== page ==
We arrive. We get a cab to take us the whopping 4-5 blocks down the street which had recently been renamed from “Florida” to 15-something-syllables-too-many of a person’s name. It was definitely a change for the worse. We got to our Bed & Breakfast, El Viajero. The staff was very friendly, the location was super quaint and inviting. This is exactly where to go to catch a break if you’ve been staying in cities where you can’t see the horizon.

Photogenics

I’ve come to realize that “UNESCO Heritage Location” really just translates to “photographer’s dream-town”. It is virtually impossible to take a bad photo in one of these cities. Even the cliché photographs such as staring down at your feet are totally acceptible, because you know what? Underneath those feet are 600 year-old cobblestone roads. Look at the texture!

How many photos can we take of windows offset to the side with a nice dooorway in a semi-colorful stucco-walled home? The answer is lots. How about some photos of the lighthouse? From the lighthouse? Oh look, some dogs sleeping and rolling around in the sun! An old fisherman on the pier with the sun setting behind him over the bay. A cat hiding in the breakwall. An old trailer. A trailer being loaded with chopped wood to fuel a parilla grill in a restaurant. Finally, its dark, and now foggy. Look how the light streaks across the plaza? A loose horse that is roaming around the park next to the shore.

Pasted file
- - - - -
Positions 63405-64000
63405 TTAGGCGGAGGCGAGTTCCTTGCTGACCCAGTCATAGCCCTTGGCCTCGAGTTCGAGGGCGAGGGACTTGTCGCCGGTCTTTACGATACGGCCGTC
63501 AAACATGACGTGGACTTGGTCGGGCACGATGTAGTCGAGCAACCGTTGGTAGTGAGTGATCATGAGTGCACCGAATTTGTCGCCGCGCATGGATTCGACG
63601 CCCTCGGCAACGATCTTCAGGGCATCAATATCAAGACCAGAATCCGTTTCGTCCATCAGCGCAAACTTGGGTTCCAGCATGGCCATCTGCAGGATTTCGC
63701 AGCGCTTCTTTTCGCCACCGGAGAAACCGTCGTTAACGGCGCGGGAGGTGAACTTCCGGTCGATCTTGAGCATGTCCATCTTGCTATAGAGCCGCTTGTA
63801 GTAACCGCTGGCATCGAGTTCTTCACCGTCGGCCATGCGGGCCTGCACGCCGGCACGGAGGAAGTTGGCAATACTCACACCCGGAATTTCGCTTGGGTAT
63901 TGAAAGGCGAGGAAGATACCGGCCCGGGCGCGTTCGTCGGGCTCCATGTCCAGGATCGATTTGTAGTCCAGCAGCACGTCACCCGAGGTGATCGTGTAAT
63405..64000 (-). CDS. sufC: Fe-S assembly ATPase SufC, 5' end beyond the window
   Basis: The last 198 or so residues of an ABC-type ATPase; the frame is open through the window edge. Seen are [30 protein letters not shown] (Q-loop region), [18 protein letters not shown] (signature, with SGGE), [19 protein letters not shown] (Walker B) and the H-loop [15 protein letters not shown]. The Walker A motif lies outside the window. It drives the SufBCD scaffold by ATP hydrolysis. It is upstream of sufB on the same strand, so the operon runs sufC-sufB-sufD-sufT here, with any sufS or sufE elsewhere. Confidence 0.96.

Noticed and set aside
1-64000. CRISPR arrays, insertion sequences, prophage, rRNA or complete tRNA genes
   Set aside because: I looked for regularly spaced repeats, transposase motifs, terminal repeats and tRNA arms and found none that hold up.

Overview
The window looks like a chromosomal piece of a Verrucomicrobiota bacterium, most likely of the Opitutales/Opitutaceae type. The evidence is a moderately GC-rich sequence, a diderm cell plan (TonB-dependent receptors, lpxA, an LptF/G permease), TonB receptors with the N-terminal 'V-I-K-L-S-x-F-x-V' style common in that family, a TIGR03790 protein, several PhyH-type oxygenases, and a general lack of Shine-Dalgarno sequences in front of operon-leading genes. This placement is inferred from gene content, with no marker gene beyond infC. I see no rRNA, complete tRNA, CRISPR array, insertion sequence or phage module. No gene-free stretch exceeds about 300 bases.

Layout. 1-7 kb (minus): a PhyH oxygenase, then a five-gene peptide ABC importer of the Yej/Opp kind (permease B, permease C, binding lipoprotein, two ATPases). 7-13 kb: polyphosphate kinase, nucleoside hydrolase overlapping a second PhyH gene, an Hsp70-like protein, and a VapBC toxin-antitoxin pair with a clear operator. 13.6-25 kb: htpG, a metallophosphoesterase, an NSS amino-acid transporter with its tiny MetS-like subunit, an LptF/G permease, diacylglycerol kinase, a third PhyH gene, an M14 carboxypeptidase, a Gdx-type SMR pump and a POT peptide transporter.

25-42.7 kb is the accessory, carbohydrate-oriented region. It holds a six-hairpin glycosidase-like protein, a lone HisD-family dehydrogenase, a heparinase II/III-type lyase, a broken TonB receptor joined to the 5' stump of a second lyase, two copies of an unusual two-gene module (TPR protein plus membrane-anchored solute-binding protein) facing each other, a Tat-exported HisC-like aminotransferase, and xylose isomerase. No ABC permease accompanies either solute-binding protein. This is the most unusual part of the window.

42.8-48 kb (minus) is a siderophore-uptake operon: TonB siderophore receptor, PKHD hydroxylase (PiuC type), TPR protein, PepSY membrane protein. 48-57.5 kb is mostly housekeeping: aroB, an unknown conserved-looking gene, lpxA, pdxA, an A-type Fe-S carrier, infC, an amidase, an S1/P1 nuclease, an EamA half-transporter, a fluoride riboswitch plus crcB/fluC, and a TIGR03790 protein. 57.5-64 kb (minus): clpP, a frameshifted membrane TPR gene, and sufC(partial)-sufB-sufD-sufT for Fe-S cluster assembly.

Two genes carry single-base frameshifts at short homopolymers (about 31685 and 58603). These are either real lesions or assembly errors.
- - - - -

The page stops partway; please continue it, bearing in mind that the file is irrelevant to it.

Every 30 seconds brings a moment begging you to click the shutter. And you do. Colonia is like a drug that takes over your body and controls your eyes. Combined with a camera, it is a dangerous place. It almost felt scripted, as if a photographer or director had set everything up just right for the ultimate visuals and timing.

Editing photos and selecting the best ones becomes the biggest challenge.

We wandered around at night to find a place to eat, and it was much like wandering around Burton at midnight, except that people were actually out – sort of. Restaurants were packed and lively, but the streets were desolate and silent. The air smelled like burning wood, and reminded me of Christmas time in Burton. It was eerie after coming from Buenos Aires – where people were constantly walking the streets. It was a welcome change, though, and we were greatful to be able to take a breather and catch up on sleep before heading off to the largest city in Uruguay the following day – Montevideo.